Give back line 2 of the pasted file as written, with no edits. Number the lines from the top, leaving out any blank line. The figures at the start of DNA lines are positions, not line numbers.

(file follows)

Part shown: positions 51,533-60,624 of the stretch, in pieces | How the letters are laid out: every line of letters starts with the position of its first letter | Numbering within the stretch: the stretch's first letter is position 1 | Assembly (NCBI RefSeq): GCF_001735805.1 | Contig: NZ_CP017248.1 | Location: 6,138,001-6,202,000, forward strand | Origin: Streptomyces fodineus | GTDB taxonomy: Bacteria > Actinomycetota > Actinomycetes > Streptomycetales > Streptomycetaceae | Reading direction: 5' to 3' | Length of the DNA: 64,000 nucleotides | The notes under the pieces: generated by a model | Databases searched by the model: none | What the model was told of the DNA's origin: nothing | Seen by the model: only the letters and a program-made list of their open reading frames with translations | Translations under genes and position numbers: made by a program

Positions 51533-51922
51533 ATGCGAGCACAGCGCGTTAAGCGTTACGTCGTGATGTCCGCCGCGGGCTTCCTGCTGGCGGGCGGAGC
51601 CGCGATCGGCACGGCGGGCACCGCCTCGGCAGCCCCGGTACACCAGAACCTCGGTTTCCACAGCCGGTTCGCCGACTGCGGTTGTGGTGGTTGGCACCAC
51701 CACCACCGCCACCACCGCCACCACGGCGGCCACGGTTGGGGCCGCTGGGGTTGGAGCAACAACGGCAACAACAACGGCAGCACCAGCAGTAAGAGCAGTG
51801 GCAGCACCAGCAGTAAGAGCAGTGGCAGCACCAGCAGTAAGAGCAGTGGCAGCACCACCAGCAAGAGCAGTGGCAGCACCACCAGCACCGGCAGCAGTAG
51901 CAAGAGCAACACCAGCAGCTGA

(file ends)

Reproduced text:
Positions 51533-51922